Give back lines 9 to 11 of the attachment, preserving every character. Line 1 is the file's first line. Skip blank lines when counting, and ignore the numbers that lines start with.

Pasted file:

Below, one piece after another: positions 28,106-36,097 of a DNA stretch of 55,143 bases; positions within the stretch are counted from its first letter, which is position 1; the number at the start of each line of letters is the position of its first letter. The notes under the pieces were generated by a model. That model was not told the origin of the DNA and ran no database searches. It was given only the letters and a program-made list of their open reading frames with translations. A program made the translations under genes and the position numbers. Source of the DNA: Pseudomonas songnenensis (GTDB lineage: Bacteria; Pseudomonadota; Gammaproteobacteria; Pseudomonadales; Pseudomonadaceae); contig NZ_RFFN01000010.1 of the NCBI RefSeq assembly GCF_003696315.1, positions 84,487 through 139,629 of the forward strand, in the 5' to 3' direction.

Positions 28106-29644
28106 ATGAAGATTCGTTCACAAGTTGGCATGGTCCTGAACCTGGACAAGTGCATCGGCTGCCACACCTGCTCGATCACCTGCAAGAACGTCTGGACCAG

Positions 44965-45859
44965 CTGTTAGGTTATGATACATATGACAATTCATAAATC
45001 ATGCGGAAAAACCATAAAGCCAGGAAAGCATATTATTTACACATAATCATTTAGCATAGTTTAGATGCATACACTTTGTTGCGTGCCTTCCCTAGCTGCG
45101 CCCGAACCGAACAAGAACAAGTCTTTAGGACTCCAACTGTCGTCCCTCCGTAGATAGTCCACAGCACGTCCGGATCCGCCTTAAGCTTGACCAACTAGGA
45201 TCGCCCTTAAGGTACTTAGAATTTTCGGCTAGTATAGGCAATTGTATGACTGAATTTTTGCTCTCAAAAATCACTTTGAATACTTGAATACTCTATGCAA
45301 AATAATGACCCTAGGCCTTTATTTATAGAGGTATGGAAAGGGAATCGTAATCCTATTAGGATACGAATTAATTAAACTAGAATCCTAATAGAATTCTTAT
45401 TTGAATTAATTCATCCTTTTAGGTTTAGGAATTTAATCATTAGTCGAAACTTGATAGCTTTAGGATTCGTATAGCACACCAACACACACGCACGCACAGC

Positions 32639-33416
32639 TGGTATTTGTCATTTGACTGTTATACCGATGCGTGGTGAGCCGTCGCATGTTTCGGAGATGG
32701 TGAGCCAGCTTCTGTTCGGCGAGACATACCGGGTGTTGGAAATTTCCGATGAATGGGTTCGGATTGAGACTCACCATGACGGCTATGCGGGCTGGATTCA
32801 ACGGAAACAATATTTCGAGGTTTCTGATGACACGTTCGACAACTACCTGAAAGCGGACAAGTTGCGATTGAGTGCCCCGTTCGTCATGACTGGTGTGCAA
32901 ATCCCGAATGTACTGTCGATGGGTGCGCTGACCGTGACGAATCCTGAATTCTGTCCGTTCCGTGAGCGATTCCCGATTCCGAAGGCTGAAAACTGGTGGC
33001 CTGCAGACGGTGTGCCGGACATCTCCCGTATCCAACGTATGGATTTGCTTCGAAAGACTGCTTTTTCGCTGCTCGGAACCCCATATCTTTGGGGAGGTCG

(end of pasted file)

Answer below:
45301 AATAATGACCCTAGGCCTTTATTTATAGAGGTATGGAAAGGGAATCGTAATCCTATTAGGATACGAATTAATTAAACTAGAATCCTAATAGAATTCTTAT
45401 TTGAATTAATTCATCCTTTTAGGTTTAGGAATTTAATCATTAGTCGAAACTTGATAGCTTTAGGATTCGTATAGCACACCAACACACACGCACGCACAGC

Positions 32639-33416